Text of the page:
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C-Notes

Tuesday, September 18, 2018

Bob Seger's Farewell Tour Coming to the Q in December

Posted By on Tue, Sep 18, 2018 at 11:12 AM

KEN SETTLE
  • Ken Settle
Yet another classic rocker will embark on a farewell tour before the year’s over. Earlier today, singer Bob Seger announced that he’ll hit the road with his Silver Bullet Band for the very last time.

The tour kicks off on Nov. 21 in Grand Rapids and it comes to the Q on Dec. 6.

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With Its New Album, the Latin Alternative Band Café Tacvba Goes Back to Basics

Concert Preview

Posted By on Tue, Sep 18, 2018 at 9:39 AM

COURTESY OF PAUL DRYDEN
  • Courtesy of Paul Dryden
When Café Tacvba formed in the late ’80s, the Latin alternative rock scene was still in its early stages. At best, Café Tacvba could hope to play clubs. Arenas seemed out of reach.

“There wasn’t a choice for us to play in the club scene,” says bassist Enrique "Quique" Rangel from a Salt Lake City tour stop. The group performs at 7 p.m. on Friday at the Agora Theatre. “It wasn’t like that. We couldn’t aspire to play to more than a 1000 or 1500 people. When radio stations and promoters started to discover these songs, it began to grow and was considered Rock en Espanol in the United States. That’s how we got signed to do our first record.”

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Monday, September 17, 2018

Annual Speedbump Fest to Take Place Next Month at the Outpost in Kent

Posted By on Mon, Sep 17, 2018 at 5:42 PM

screen_shot_2018-09-17_at_5.10.38_pm.png
Jaclyn Wright, the organizer of the annual Speedbump Fest, a benefit that began as a memorial concert to friend Garrett Janos, a suicide victim, has said she would like to think of Speedbump Fest as “aimed at not only celebrating his life but also building trust and an openness to our community.”

For the third annual rendition of the festival, which will again serve as a benefit for mental health, Wright has recruited the underground bands Mockingbird, Face Value, Fringe Candidate, the Repos, Nullum and Slut Bomb to perform.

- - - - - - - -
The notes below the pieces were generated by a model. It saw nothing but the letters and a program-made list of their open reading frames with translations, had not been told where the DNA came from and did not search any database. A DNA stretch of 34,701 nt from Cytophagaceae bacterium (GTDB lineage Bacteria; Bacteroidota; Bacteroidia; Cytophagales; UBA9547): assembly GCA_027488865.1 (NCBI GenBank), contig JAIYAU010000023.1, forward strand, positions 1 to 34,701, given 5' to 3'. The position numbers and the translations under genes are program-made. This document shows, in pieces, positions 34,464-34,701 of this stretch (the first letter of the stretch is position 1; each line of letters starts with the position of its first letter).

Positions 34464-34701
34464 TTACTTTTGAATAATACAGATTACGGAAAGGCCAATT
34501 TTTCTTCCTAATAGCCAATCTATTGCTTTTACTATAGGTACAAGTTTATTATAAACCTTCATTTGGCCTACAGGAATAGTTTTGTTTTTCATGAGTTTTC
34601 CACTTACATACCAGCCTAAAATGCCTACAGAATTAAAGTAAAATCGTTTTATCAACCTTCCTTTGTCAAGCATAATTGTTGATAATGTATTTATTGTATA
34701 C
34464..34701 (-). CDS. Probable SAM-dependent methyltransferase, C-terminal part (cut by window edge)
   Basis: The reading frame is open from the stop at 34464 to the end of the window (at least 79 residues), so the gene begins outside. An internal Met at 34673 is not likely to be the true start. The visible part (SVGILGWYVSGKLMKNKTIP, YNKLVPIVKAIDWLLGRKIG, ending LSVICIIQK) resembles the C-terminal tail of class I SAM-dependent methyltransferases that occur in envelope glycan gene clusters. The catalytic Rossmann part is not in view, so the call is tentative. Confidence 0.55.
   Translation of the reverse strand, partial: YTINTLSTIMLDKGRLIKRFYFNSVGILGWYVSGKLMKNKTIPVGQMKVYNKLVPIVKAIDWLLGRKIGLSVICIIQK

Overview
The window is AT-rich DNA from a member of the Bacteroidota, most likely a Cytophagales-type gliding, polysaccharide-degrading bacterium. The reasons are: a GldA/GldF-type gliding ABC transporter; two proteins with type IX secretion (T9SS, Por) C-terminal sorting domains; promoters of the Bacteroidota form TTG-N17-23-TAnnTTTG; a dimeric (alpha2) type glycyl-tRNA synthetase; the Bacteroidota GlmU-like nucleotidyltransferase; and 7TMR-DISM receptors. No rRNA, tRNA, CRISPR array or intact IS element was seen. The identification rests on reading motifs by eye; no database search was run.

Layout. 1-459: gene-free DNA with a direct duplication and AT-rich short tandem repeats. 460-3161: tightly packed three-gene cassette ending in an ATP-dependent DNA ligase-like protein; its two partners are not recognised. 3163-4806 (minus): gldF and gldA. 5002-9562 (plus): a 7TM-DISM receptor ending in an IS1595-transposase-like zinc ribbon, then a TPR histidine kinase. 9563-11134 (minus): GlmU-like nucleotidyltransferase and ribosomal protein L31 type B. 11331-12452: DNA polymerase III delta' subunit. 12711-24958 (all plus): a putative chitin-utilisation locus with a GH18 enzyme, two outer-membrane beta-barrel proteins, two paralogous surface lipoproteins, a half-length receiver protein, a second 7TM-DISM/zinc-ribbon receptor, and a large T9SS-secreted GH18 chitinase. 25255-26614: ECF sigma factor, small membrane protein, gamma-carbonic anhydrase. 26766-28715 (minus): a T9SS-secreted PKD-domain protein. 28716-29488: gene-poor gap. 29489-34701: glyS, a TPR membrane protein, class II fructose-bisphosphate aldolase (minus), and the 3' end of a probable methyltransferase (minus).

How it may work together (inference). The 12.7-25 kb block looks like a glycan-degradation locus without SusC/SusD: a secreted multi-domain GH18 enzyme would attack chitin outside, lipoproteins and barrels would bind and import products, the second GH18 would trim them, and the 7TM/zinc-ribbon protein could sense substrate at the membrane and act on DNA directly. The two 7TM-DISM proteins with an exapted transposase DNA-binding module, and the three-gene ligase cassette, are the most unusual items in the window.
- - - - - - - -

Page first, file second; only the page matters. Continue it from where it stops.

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Ozzy Osbourne Brings Blossom's Season to an End With a Bang

Concert Review

Posted By on Mon, Sep 17, 2018 at 10:41 AM

Osbourne on the first date of his No More Tours 2. - MARK WEISS
  • Mark Weiss
  • Osbourne on the first date of his No More Tours 2.
When singer Ozzy Osbourne announced the dates for his No More Tours 2, his PR firm issued a press release that emphasized it was simply “the end of global touring” for the Prince of Darkness. In other words, he might not tour the world anymore, but he’d still play “select live shows.”

Performing last night in front of a capacity crowd at Blossom, Osbourne, who took the stage wearing a flowing purple robe, maintained it wasn’t goodbye. “It’s not my farewell tour,” he said early in the nearly two-hour set. That might be the case, but it certainly felt like a farewell as Osbourne capably revisited his past and played hits from both Black Sabbath and from his solo career. It was the last concert of the season at Blossom.

We'd normally post a slideshow of photos from the concert, but local photographers weren't allowed to shoot the show.

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Friday, September 14, 2018

In Advance of Their Upcoming House of Blues Concert, Matt and Kim Talk About Their Unhinged Live Shows

Posted By on Fri, Sep 14, 2018 at 8:59 AM

CALEB KUHL
  • Caleb Kuhl
Known for their off-the-rails live show, Matt & Kim — singer-keyboardist Matt Johnson and drummer Kim Schifino — had to take a break from touring last year after Schifino tour her ACL.